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8 mins
Stock markets and the economy

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January 2023 - A wind of optimism lifts the markets at the start of the year

January 2023 -The global stock markets started the year strongly, lifted by optimism about easing inflationary pressures and expectations of an end to the interest rate hikes. In Canada, for example, the annual inflation rate eased from 8.1% in June to 6.3% in December. Even though inflation remained well above the Bank of Canada’s 2.0% target, the markets welcomed the news. At the end of January, the Bank of Canada raised rates by 25 basis points, bringing its key rate to 4.5%. At the same time, it announced a “conditional pause” on its hikes in order to assess the economic situation and the impact of the cumulative increases. In the United States and Europe, the situation was similar. The markets rose on hopes that the central banks would reduce their aggressive rate hikes, while Asia and emerging markets benefited greatly from the rapid reopening of the Chinese economy.

Closing 31-01-2023Variation vs 31-12-2022Variation vs 31-12-2022
Interest rate in Canada (%)
Interest rate in Canada (%)
Key rate
Key rate4.500.250.25
Commodities ($ US)
Commodities ($ US)
Oil (WTI)
Oil (WTI)$79.12-1.7%-1.7%
Gold$1 944.10+7.3%+7.3%
CurrenciesCAD VariationCAD Variation
EUR / CAD1.45+0.3%+0.3%
JPY / CAD0.01-0.1%-0.1%
USD / CAD1.34-1.4%-1.4%


7.4% (S&P/TSX Composite 31-01-2023)

The Canadian stock market returned 7.4% in January, as measured by the S&P/TSX Composite Index. All sectors, without exception, recorded gains. Financials, Materials and Information Technology contributed the most to the return.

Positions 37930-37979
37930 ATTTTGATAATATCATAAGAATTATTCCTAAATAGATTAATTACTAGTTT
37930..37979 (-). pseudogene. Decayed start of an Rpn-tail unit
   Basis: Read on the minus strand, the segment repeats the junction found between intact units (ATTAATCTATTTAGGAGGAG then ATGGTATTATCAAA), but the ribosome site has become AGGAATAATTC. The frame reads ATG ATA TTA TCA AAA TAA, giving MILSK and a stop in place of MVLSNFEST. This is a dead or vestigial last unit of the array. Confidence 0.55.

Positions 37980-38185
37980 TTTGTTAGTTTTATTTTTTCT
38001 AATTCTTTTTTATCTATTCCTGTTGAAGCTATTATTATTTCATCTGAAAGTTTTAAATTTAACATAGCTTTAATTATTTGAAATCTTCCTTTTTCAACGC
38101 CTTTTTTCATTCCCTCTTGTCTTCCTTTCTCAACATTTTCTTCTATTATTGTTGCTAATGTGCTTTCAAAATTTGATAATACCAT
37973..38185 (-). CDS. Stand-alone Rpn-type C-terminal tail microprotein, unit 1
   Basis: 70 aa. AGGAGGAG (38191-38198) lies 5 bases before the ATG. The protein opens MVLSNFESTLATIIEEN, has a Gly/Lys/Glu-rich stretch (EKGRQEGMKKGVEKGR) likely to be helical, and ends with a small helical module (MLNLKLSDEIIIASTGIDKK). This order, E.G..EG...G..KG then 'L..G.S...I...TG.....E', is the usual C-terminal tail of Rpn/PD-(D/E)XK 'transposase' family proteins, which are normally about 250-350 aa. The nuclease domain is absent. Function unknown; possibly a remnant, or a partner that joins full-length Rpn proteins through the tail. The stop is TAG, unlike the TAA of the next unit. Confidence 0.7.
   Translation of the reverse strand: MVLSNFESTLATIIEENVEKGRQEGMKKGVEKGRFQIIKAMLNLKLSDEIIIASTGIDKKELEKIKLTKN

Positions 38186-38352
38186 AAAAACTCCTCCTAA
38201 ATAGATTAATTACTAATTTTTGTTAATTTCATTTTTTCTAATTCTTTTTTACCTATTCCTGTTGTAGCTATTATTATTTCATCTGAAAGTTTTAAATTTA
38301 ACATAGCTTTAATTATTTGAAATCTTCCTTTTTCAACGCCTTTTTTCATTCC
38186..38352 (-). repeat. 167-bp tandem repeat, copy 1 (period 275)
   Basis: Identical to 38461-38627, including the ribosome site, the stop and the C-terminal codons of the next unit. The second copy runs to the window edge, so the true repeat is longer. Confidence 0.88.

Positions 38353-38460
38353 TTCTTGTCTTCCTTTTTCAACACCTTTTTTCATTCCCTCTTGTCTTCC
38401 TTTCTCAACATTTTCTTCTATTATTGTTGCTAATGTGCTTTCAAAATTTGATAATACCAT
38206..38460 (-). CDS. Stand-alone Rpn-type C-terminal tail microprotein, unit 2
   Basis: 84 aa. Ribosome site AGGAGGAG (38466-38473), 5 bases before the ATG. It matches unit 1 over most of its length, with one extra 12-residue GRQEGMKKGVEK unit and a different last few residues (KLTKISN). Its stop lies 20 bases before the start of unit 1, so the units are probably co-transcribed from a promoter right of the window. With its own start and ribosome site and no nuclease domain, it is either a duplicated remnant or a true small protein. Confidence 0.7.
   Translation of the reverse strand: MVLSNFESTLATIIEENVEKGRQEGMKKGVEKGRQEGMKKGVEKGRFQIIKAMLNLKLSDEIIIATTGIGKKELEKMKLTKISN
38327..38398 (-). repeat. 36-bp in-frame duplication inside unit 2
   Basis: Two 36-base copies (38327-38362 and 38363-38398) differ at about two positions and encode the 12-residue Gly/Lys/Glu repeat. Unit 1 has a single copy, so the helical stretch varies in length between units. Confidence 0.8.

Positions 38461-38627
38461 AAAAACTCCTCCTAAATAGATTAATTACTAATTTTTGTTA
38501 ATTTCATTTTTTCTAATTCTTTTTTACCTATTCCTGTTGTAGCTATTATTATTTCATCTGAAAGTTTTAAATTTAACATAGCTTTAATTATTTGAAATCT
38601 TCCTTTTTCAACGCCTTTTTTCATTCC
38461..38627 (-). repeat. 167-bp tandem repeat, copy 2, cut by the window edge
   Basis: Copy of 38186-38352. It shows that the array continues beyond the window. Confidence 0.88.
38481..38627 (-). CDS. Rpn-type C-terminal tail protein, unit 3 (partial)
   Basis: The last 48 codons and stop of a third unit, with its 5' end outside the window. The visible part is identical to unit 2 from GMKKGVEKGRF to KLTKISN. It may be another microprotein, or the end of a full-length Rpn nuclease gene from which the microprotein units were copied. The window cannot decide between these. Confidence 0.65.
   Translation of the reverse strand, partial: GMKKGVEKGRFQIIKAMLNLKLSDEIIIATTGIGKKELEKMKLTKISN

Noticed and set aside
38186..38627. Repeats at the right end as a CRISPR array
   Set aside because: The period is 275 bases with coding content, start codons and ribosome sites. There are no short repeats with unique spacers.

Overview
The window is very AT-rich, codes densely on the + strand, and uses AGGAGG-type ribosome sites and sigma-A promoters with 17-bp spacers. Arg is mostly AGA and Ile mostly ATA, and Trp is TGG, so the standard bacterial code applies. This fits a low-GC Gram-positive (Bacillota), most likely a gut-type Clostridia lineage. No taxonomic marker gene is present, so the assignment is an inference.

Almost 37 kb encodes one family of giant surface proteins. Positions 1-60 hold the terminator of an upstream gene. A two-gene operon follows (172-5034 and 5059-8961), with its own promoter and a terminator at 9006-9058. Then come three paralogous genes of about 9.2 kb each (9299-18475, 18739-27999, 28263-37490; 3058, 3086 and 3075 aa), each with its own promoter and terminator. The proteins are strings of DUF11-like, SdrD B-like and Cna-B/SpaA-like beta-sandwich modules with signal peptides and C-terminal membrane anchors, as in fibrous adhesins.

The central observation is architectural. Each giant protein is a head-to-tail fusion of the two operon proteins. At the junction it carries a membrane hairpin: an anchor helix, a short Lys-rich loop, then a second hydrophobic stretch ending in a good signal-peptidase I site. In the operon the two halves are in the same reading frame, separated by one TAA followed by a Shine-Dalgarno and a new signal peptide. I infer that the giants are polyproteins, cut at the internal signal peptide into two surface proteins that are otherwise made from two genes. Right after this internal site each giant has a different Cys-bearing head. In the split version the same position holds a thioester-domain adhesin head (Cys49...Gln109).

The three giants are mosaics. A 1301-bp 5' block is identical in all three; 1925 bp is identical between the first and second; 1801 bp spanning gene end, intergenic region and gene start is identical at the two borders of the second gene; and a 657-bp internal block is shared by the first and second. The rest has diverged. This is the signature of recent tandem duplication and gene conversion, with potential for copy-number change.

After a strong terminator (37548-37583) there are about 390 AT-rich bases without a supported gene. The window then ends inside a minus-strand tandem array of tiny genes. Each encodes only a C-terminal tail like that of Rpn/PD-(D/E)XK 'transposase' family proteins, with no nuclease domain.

The Canadian bond market also benefited from expectations that the Bank of Canada’s tightening cycle could slow. The FTSE Canada Universe Bond Index returned 3.1% on the month.


4.7% (SP 500 31-01-2023 in CAD)

After an unusually difficult 2022, the U.S. market also advanced in January. There too, the inflation data were welcomed by investors who were eagerly awaiting the U.S. Federal Reserve’s announcements. The S&P 500 Index ended the month with a gain of 6.3% in U.S. dollars. The appreciation of our currency slightly reduced the return to 4.7% for Canadian investors. Despite layoff announcements after years of massive hiring, U.S. Big Tech companies outperformed the broad market. The Information Technology, Consumer Discretionary and Communication Services sectors contributed the most to the return. In contrast, Health Care, Consumer Discretionary and Utilities ended the month with losses.


7.0% (MSCI Europe 31-01-2023 in CAD)

Inflation remained at very high levels in Europe, but lower energy prices, adequate natural gas reserves and unexpectedly mild weather allowed the market to rebound in January. The benchmark MSCI Europe Index ended the period with a return of 7.0%, in local currencies and Canadian dollars alike, with strong performances by Financials, Consumer Discretionary and Industrials.


6.2% (MSCI Asia-Pacific 31-01-2023 in CAD)

he Asian market benefited from the end of China’s zero-Covid policy and widespread market optimism. The MSCI All Country Asia Pacific Index ended the month with a return of 6.2% in local currencies. The result in Canadian dollars was also 6.2%. In absolute terms, Information Technology, Communication Services and Materials recorded the largest gains. Only the utilities sector ended the month with a loss.


6.3% (MSCI Emerging Markets 31-01-2023 in CAD)

China’s turnaround also lifted emerging markets, with the MSCI Emerging Markets Index returning 6.6% in local currencies and 6.3% in Canadian dollars. Not surprisingly, China contributed the most to this result at the regional level, followed by Taiwan and South Korea. All sectors except Utilities posted gains on the month, led by Information Technology, Communication Services and Consumer Discretionary.

Reading in progress:January 2023 - A wind of optimism lifts the markets at the start of the year


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